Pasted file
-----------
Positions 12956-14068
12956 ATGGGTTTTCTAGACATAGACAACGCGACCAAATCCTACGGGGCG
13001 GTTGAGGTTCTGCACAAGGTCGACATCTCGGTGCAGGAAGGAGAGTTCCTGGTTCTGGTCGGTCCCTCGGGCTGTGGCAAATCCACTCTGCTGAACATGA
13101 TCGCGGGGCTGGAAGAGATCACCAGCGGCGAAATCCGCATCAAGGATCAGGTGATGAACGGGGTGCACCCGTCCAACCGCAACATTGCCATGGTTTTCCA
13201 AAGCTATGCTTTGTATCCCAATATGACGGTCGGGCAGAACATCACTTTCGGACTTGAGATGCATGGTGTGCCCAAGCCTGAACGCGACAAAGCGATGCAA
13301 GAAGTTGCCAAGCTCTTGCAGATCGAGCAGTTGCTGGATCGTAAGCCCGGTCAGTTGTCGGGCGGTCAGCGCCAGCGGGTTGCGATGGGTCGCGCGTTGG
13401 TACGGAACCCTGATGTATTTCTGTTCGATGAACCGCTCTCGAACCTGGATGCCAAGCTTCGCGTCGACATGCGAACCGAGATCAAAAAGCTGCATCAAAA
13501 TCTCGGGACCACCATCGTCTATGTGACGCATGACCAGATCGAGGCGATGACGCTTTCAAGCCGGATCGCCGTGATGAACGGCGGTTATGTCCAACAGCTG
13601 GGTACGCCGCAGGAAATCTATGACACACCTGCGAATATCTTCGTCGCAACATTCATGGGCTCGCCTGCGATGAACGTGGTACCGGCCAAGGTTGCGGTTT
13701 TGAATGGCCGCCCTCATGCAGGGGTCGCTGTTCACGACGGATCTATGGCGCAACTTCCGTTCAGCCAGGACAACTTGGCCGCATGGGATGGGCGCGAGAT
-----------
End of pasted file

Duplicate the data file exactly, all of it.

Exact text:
Positions 12956-14068
12956 ATGGGTTTTCTAGACATAGACAACGCGACCAAATCCTACGGGGCG
13001 GTTGAGGTTCTGCACAAGGTCGACATCTCGGTGCAGGAAGGAGAGTTCCTGGTTCTGGTCGGTCCCTCGGGCTGTGGCAAATCCACTCTGCTGAACATGA
13101 TCGCGGGGCTGGAAGAGATCACCAGCGGCGAAATCCGCATCAAGGATCAGGTGATGAACGGGGTGCACCCGTCCAACCGCAACATTGCCATGGTTTTCCA
13201 AAGCTATGCTTTGTATCCCAATATGACGGTCGGGCAGAACATCACTTTCGGACTTGAGATGCATGGTGTGCCCAAGCCTGAACGCGACAAAGCGATGCAA
13301 GAAGTTGCCAAGCTCTTGCAGATCGAGCAGTTGCTGGATCGTAAGCCCGGTCAGTTGTCGGGCGGTCAGCGCCAGCGGGTTGCGATGGGTCGCGCGTTGG
13401 TACGGAACCCTGATGTATTTCTGTTCGATGAACCGCTCTCGAACCTGGATGCCAAGCTTCGCGTCGACATGCGAACCGAGATCAAAAAGCTGCATCAAAA
13501 TCTCGGGACCACCATCGTCTATGTGACGCATGACCAGATCGAGGCGATGACGCTTTCAAGCCGGATCGCCGTGATGAACGGCGGTTATGTCCAACAGCTG
13601 GGTACGCCGCAGGAAATCTATGACACACCTGCGAATATCTTCGTCGCAACATTCATGGGCTCGCCTGCGATGAACGTGGTACCGGCCAAGGTTGCGGTTT
13701 TGAATGGCCGCCCTCATGCAGGGGTCGCTGTTCACGACGGATCTATGGCGCAACTTCCGTTCAGCCAGGACAACTTGGCCGCATGGGATGGGCGCGAGAT